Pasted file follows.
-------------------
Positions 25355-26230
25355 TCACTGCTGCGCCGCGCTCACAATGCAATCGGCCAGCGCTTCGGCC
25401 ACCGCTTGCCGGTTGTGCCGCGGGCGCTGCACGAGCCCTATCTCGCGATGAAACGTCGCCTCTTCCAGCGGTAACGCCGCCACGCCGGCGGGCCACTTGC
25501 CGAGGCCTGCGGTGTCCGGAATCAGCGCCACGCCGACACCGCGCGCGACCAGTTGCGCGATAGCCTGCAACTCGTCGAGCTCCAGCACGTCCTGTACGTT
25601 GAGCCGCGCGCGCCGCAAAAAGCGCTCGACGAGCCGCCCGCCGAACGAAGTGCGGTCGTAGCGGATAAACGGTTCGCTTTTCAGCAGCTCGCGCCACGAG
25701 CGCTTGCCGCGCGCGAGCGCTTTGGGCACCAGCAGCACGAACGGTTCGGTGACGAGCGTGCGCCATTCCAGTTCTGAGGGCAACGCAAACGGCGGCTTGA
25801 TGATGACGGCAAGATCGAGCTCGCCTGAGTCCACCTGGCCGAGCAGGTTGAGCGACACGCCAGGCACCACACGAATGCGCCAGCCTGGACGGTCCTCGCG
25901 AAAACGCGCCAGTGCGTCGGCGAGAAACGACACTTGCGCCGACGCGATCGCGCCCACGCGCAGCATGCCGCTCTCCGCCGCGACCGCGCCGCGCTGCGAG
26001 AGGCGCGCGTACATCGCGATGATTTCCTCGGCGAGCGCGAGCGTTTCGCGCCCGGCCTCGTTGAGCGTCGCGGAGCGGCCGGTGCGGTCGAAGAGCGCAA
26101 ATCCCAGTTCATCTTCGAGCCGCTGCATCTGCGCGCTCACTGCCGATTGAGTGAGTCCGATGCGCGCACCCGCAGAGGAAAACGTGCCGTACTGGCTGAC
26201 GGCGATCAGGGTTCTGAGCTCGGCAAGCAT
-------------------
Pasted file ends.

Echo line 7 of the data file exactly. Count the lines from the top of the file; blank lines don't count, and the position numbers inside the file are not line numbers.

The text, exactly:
25801 TGATGACGGCAAGATCGAGCTCGCCTGAGTCCACCTGGCCGAGCAGGTTGAGCGACACGCCAGGCACCACACGAATGCGCCAGCCTGGACGGTCCTCGCG